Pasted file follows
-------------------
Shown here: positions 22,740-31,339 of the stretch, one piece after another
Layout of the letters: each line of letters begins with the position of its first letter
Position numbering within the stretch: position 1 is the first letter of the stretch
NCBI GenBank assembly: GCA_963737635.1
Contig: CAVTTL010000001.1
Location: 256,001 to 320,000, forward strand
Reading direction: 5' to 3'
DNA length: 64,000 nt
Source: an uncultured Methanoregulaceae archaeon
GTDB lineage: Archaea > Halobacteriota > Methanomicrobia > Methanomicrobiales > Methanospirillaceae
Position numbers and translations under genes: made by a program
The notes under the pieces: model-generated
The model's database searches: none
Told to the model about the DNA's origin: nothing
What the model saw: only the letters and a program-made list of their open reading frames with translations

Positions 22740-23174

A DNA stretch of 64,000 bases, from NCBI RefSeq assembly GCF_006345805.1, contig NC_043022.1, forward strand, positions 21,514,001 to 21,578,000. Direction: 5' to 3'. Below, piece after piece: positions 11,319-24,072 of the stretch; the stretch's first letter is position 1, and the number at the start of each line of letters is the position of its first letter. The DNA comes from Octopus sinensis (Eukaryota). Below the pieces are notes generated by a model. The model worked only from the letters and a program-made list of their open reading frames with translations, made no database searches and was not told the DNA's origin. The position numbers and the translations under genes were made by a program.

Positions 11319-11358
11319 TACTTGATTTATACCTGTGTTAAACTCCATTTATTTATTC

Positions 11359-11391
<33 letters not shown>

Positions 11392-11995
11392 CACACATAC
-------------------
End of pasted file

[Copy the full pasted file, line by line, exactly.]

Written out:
Shown here: positions 22,740-31,339 of the stretch, one piece after another
Layout of the letters: each line of letters begins with the position of its first letter
Position numbering within the stretch: position 1 is the first letter of the stretch
NCBI GenBank assembly: GCA_963737635.1
Contig: CAVTTL010000001.1
Location: 256,001 to 320,000, forward strand
Reading direction: 5' to 3'
DNA length: 64,000 nt
Source: an uncultured Methanoregulaceae archaeon
GTDB lineage: Archaea > Halobacteriota > Methanomicrobia > Methanomicrobiales > Methanospirillaceae
Position numbers and translations under genes: made by a program
The notes under the pieces: model-generated
The model's database searches: none
Told to the model about the DNA's origin: nothing
What the model saw: only the letters and a program-made list of their open reading frames with translations

Positions 22740-23174

A DNA stretch of 64,000 bases, from NCBI RefSeq assembly GCF_006345805.1, contig NC_043022.1, forward strand, positions 21,514,001 to 21,578,000. Direction: 5' to 3'. Below, piece after piece: positions 11,319-24,072 of the stretch; the stretch's first letter is position 1, and the number at the start of each line of letters is the position of its first letter. The DNA comes from Octopus sinensis (Eukaryota). Below the pieces are notes generated by a model. The model worked only from the letters and a program-made list of their open reading frames with translations, made no database searches and was not told the DNA's origin. The position numbers and the translations under genes were made by a program.

Positions 11319-11358
11319 TACTTGATTTATACCTGTGTTAAACTCCATTTATTTATTC

Positions 11359-11391
<33 letters not shown>

Positions 11392-11995
11392 CACACATAC